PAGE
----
Sermon #5 (15th April 2012 at Essex Church / Kensington Unitarians)
Some time ago I was chatting with Linda Hart, minister with Richmond Unitarians. When I mentioned the theme of this service she reminded me of something from one of my favourite books, ‘Gilead’ by Marilynne Robinson, a novel which is told from the point of view of an elderly Congregationalist minister looking back over his life. In this passage he recalls that as an (unusually pious) child he had baptised a litter of stray cats:
“Everyone has petted a cat, but to touch one like that, with the pure intention of blessing it is a very different thing. It stays in the mind. For years we would wonder what, from a cosmic viewpoint, we had done to them. It still seems to me to be a real question. There is a reality in blessing. . . . . It doesn’t enhance sacredness, but it acknowledges it and there is a power in that. I have felt it pass through me, so to speak. The sensation is of really knowing a creature, I mean really feeling its mysterious life and your own mysterious life at the same time.”
So, if we begin by asking ‘what is a blessing?’, we might consider the dictionary definitions. To bless is to: ‘to make holy by religious rite, to sanctify’ or ‘to infuse something with holiness… or one’s hope or approval’… but for our purposes I think that notion from ‘Gilead’ is perhaps a better starting point: ‘blessing… doesn’t enhance sacredness, but it acknowledges it, and there is a power in that.’
In the reading from Henri Nouwen we heard earlier, he said: “I am increasingly aware of how much we fearful, anxious, insecure human beings are in need of a blessing.” I couldn’t agree more. So many of us carry around a sense of ‘not being good enough’ that can creep up on us at any moment. Perhaps we heard too much criticism and not enough appreciation in our youth. It could also be said that in today’s socio-political climate there is increasingly an implicit message that people are only of any worth so long as they are economically ‘useful’ – God help you if you are poor, sick, old, or somehow don’t fit into the system – whatever you do, it can seem as if all you’ve got to give is never enough. No wonder so many people feel fearful, anxious, insecure, and have a shaky sense of their own worth. The practice of blessing can be an antidote to all this, reminding people of their inherent sacredness.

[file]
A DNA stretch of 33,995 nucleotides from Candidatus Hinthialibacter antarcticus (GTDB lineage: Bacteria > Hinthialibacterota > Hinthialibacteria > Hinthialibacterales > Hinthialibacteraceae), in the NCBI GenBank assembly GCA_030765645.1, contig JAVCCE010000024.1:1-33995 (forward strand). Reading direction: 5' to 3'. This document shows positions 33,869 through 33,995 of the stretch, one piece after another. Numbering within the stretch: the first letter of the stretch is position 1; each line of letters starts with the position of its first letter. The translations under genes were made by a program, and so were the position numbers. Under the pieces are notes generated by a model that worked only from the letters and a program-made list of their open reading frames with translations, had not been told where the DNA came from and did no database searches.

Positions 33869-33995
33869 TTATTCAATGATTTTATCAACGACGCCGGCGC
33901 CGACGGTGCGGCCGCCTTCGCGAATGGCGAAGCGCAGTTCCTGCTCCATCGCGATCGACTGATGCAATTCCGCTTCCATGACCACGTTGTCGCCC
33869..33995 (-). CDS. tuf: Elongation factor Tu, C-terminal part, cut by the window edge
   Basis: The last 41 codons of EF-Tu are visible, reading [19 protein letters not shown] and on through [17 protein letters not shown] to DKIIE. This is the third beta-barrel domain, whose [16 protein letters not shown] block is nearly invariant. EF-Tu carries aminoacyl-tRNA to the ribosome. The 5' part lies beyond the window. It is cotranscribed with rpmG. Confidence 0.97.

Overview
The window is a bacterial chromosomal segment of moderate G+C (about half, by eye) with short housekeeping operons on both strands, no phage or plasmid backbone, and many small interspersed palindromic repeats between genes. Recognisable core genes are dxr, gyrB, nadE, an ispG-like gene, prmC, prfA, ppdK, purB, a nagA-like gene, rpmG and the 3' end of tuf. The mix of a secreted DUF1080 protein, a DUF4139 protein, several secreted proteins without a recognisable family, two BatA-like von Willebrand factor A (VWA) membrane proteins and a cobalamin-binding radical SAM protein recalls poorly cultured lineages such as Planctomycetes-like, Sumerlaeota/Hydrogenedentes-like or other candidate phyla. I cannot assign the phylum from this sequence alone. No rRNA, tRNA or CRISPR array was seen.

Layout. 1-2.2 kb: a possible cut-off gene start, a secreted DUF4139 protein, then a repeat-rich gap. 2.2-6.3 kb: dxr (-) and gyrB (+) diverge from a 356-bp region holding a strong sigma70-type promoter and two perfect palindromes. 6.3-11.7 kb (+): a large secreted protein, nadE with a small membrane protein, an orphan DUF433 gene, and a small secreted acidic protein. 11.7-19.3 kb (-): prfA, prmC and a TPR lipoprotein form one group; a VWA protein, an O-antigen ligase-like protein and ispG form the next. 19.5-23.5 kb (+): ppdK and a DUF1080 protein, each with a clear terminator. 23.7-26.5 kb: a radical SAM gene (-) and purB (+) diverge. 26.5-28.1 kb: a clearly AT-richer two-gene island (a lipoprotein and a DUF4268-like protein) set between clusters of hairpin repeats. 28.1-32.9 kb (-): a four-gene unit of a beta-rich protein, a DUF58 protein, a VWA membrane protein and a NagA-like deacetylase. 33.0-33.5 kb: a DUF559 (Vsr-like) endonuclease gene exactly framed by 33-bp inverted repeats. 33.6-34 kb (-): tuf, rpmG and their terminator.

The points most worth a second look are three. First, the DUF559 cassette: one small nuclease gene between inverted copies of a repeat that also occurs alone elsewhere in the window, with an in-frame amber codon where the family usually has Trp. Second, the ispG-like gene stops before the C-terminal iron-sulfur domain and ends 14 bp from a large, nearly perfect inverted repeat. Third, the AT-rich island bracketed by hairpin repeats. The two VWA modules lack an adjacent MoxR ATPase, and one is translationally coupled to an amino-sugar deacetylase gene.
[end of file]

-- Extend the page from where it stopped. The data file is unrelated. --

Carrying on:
However, paradoxically, a lot of us seem to feel uncertain, embarrassed or awkward about blessings. Even if, at some level, we long for a blessing we might find ourselves shrinking back or unconsciously putting up barriers when a blessing is offered to us. In the piece by Barbara Merritt, speaking of her reaction when effusively praised by a friend, she said:
“I found a very complex internal process going on within me. I was touched, unnerved, and a little sad that I hadn’t heard these words as a child. But mostly I became conscious of enormous resistance. Something in me was not quite ready to let these words in.”
I find that rather sad… but I can also relate to it. I remember when I first started going to Essex Church – I found it really unnerving when all these Unitarians started saying nice, appreciative things to me. It was so unlike what I was used to hearing in the world at large, the sort of workplace ‘banter’ which can so often be critical and undermining. I felt this strange push-pull between the great hunger to hear kind words and the sense that I didn’t quite know what to do with them… I’d rarely experienced such kindness elsewhere.
Offering a blessing can be just as awkward, embarrassing, and anxiety-provoking as receiving one, so we typically save it for special occasions (births, marriages and deaths) and even then devolve responsibility to specially appointed ministers. Barbara Brown Taylor, an Episcopalian minister, has written something about this phenomenon: